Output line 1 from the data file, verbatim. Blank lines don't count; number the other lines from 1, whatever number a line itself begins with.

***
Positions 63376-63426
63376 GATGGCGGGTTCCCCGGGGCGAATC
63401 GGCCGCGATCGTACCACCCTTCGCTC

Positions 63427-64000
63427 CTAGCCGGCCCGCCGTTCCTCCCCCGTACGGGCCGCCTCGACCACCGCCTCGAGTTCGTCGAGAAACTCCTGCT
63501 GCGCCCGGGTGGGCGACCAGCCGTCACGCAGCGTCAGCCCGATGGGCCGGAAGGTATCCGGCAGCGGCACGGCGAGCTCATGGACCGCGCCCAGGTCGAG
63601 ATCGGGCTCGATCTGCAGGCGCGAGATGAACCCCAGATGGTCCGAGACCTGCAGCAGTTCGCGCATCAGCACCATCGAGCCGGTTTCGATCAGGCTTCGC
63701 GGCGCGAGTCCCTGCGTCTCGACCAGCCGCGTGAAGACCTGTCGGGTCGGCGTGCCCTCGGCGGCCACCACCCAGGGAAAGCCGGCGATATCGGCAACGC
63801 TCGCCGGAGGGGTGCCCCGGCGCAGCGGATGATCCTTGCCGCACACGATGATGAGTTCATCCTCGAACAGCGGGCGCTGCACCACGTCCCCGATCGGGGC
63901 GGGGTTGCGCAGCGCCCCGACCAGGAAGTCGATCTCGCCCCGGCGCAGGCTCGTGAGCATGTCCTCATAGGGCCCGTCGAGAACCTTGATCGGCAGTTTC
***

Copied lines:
Positions 63376-63426